This church was built at the site of the tomb of the martyr Hippolytus, who died in Portus. Tradition says that he was drowned in a well in front of the city wall. The excavations began in 1970, when the exact location of the church was established by Testini.
Before the basilica was built, the area was occupied by baths, and later by tombs. An inscription mentions the construction of the basilica at the end of the fourth century, by bishop Heraclida of Portus:
HERACLIDA EPISC(opus) SERVVS
DEI BASILICAM YPPOLITO
[---] (beatissimo martyri fecit?)
In 455 AD it was set on fire by the Vandals, who destroyed Portus. An inscription (now lost) provides the information:
VANDALICA RABIES HANC VSSIT MARTYRIS AVLAM
QVAM PETRVS ANTISTES CVLTV MELIORE NOVATA(m)
("The rage of the Vandals burned down the hall of the martyr, that was restored with great care by bishop Petrus"). It was rebuilt again at an unknown date, and received donations from bishop Stephanus and pope Leo III, c. 800 AD, and from pope Leo IV half a century later. It became now for some time the seat of the bishop of Portus. Below the altar a sarcophagus was found with the bones of several individuals, and the inscription Hic requiescit Ypolitus mar(tyr). It belongs to the ninth century. Already in the fifteenth century the church was in ruins, and it was never rebuilt.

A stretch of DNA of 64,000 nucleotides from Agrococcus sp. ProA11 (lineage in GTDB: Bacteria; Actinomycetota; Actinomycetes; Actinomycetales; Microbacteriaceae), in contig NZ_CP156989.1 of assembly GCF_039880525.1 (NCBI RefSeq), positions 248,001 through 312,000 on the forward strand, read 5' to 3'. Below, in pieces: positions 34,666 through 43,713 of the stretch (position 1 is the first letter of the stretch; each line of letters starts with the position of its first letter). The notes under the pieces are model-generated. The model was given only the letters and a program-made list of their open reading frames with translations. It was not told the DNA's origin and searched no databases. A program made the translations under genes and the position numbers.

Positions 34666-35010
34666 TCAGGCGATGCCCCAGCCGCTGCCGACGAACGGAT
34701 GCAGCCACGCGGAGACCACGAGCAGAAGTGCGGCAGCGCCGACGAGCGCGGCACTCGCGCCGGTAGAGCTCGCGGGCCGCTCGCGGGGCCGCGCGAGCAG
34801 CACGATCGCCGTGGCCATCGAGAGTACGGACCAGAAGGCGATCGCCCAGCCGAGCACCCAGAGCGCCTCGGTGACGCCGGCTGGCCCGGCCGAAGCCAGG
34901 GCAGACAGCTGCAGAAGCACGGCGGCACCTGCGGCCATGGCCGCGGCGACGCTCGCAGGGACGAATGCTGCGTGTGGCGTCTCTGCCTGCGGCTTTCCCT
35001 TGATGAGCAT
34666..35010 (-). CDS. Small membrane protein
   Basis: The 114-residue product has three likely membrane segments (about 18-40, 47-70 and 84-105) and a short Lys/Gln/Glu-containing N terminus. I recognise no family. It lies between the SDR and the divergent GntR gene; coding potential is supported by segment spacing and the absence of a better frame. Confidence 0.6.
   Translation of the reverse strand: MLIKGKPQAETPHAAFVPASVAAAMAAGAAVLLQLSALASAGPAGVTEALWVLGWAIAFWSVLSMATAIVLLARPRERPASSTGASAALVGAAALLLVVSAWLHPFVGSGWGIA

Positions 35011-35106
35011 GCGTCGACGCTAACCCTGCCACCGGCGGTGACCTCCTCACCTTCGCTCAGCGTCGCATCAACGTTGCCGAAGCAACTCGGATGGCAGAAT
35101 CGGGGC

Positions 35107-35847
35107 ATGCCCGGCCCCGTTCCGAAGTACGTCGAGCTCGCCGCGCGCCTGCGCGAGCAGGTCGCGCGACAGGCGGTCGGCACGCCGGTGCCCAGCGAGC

Photograph: Jan Theo Bakker.
Plan of the basilica. From Pani Ermini. The building has three naves.
A: pre-existing structures
B: place of discovery of sarcophagus of Hippolytus
D: remains of baths
E: mediaeval baptistery
G: older apse